During the Olympics, WoSJ got the opportunity to go on one of the press rounds to the temporary veterinary clinic in Greenwich Park. The Equine Anti Doping-building could also be found next to the clinic, and this was where all the doping tests were taken. This part of the building was not open for visits though, as it was a testing facility with controlled access.
The horse clinic in Greenwich was an equine version of the poly clinic that the human athletes had access to in Stratford. "Permitted treatments can be done here, as an example the horses can get rehydration fluid or some of the joint support products here – they just have to come over here to do that. That's been a development since Hong Kong. So that the horses can have the same level of medical support as human athletes really,"explained Jennifer Hall, the vet service manager at Greenwich.
Any kind of permitted treatment had to be filed on an FEI form from the FEI commission. "In the human sports they don't have to fill out anything or ask for permission, so we [the equestrian sports] are really much more controlled than the human sports".
The FEI Office was in the same building as the clinic, and this was where all the passports were kept. Each time the horses go to bigger shows their passports gets a stamp, and are filled in with information. The passport also keeps a record of the equine influenza vaccines that the horses are given; "The only injection they have to have is a vaccination against the equine influenza, but this can vary from country to country," Hall told us.
The clinic had one room dedicated to medications and everything else the horses could come in need of for minor and bigger injuries. There was also an office where the vets could view x-ray images and a specialist space for first aid. The clinic also had four boxes included for the horses, a room for x-rays, an examination box and a recovery room. The recovery room consisted of a padded box for horses that could be used in extraordinary circumstances if required. "Fortunately we haven't used it. It is all just in case, because we are 25 miles from the nearest specialist equine hospital," explained Hall.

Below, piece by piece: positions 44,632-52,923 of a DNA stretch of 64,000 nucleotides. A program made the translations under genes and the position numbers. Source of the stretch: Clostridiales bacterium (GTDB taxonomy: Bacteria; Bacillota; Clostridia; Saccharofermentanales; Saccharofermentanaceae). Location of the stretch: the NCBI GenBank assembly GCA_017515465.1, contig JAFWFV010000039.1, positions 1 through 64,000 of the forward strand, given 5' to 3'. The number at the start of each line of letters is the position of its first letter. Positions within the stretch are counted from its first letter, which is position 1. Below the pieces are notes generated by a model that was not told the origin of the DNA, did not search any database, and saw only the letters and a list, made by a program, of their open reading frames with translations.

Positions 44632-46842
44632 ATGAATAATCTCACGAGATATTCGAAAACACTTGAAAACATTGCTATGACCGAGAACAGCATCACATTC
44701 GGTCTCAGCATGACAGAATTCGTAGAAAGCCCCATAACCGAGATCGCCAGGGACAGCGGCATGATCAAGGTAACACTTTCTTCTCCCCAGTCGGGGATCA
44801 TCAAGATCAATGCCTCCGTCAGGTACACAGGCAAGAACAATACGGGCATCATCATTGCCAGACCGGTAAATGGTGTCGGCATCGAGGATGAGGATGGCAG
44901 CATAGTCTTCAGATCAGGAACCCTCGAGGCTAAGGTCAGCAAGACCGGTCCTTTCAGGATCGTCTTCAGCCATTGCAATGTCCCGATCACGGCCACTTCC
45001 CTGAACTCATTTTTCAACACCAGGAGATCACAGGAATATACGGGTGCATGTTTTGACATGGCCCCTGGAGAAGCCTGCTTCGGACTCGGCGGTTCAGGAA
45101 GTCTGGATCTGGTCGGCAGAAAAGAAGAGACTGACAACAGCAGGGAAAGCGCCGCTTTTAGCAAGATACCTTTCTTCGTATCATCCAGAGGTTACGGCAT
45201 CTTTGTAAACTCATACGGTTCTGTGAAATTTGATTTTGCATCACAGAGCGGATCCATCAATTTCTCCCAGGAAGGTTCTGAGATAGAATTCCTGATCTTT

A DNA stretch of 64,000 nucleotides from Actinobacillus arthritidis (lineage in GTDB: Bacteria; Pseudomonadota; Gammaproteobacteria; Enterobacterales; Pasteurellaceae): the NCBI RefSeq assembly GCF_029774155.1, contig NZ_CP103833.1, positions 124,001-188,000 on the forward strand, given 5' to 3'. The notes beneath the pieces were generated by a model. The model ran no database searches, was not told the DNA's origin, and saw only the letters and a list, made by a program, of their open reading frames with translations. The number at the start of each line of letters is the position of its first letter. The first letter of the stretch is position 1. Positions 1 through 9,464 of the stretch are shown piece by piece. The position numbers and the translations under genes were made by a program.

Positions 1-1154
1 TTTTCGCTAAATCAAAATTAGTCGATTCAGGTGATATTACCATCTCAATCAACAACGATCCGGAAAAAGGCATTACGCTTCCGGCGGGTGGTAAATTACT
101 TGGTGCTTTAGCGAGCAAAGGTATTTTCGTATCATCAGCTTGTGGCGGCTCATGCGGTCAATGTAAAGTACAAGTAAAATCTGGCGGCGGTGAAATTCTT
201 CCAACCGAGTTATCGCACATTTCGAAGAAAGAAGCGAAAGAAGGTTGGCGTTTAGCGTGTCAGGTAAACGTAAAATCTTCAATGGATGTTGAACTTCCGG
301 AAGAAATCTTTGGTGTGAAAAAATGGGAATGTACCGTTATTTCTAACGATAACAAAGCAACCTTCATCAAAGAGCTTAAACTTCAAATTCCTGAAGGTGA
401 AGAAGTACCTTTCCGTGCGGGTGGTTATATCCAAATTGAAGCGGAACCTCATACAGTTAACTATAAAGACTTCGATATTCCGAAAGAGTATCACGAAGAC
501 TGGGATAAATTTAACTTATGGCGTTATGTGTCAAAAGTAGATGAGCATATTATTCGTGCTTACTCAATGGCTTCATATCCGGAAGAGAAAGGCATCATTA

During the cross country competition 28 veterinarians were placed around the course with a first aid bag on their back to be able to help the horses as soon as possible if something where to happen. "There have been no serious injuries so far. Actually these sorts of sports are really safe and I think that's why sometimes when there are bigger accidents they could have been managed a bit quicker, but it is so rare that things happen".
The clinic had a special build horse ambulance for the show in Greenwich. "The horse enters the lorry from behind and then we can turn the horse inside so they can leave on as flat ground as possible. If they have a fracture or something like that we will avoid the turns and go up and down," said Bill Fellowes, the designer of the Ambulance. This is the third one they have produced and Fellowes hopes they will be able to keep this one in the country to use at shows.
"We can travel the horse both facing backwards and forwards. If the horse has a front leg injury it might be better to travel the horse backwards. You can always control how you accelerate smoothly, but you are never sure you don't have to break hard".
Another good thing with the ambulance is that people can travel with the horses: "The horses travel much better if they have someone with them, if they have their groom with them they are much calmer".
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